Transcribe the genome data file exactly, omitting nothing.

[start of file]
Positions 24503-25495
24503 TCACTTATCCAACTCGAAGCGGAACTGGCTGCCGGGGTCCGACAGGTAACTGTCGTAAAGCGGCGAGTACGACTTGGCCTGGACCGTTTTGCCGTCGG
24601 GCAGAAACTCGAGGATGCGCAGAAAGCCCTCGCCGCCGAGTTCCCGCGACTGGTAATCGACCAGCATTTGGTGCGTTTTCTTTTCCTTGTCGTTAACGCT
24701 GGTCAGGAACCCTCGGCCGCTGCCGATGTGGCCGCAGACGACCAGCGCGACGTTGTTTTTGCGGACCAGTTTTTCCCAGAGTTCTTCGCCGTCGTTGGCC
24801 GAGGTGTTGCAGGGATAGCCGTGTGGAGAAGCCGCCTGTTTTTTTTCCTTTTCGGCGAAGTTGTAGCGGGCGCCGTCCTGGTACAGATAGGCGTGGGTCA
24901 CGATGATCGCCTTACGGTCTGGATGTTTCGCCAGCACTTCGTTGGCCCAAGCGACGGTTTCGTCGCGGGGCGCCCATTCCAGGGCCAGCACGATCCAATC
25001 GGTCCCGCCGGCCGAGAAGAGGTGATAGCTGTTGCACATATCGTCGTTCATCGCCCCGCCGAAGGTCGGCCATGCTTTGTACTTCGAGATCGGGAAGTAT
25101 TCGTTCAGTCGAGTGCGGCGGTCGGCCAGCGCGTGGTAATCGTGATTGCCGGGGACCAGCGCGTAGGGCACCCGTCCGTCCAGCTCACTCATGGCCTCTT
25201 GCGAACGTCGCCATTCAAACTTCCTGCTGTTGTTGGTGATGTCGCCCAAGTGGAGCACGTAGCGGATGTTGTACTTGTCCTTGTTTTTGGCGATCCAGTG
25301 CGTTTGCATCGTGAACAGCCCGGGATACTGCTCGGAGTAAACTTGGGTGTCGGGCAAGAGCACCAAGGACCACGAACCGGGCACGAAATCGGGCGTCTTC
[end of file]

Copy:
Positions 24503-25495
24503 TCACTTATCCAACTCGAAGCGGAACTGGCTGCCGGGGTCCGACAGGTAACTGTCGTAAAGCGGCGAGTACGACTTGGCCTGGACCGTTTTGCCGTCGG
24601 GCAGAAACTCGAGGATGCGCAGAAAGCCCTCGCCGCCGAGTTCCCGCGACTGGTAATCGACCAGCATTTGGTGCGTTTTCTTTTCCTTGTCGTTAACGCT
24701 GGTCAGGAACCCTCGGCCGCTGCCGATGTGGCCGCAGACGACCAGCGCGACGTTGTTTTTGCGGACCAGTTTTTCCCAGAGTTCTTCGCCGTCGTTGGCC
24801 GAGGTGTTGCAGGGATAGCCGTGTGGAGAAGCCGCCTGTTTTTTTTCCTTTTCGGCGAAGTTGTAGCGGGCGCCGTCCTGGTACAGATAGGCGTGGGTCA
24901 CGATGATCGCCTTACGGTCTGGATGTTTCGCCAGCACTTCGTTGGCCCAAGCGACGGTTTCGTCGCGGGGCGCCCATTCCAGGGCCAGCACGATCCAATC
25001 GGTCCCGCCGGCCGAGAAGAGGTGATAGCTGTTGCACATATCGTCGTTCATCGCCCCGCCGAAGGTCGGCCATGCTTTGTACTTCGAGATCGGGAAGTAT
25101 TCGTTCAGTCGAGTGCGGCGGTCGGCCAGCGCGTGGTAATCGTGATTGCCGGGGACCAGCGCGTAGGGCACCCGTCCGTCCAGCTCACTCATGGCCTCTT
25201 GCGAACGTCGCCATTCAAACTTCCTGCTGTTGTTGGTGATGTCGCCCAAGTGGAGCACGTAGCGGATGTTGTACTTGTCCTTGTTTTTGGCGATCCAGTG
25301 CGTTTGCATCGTGAACAGCCCGGGATACTGCTCGGAGTAAACTTGGGTGTCGGGCAAGAGCACCAAGGACCACGAACCGGGCACGAAATCGGGCGTCTTC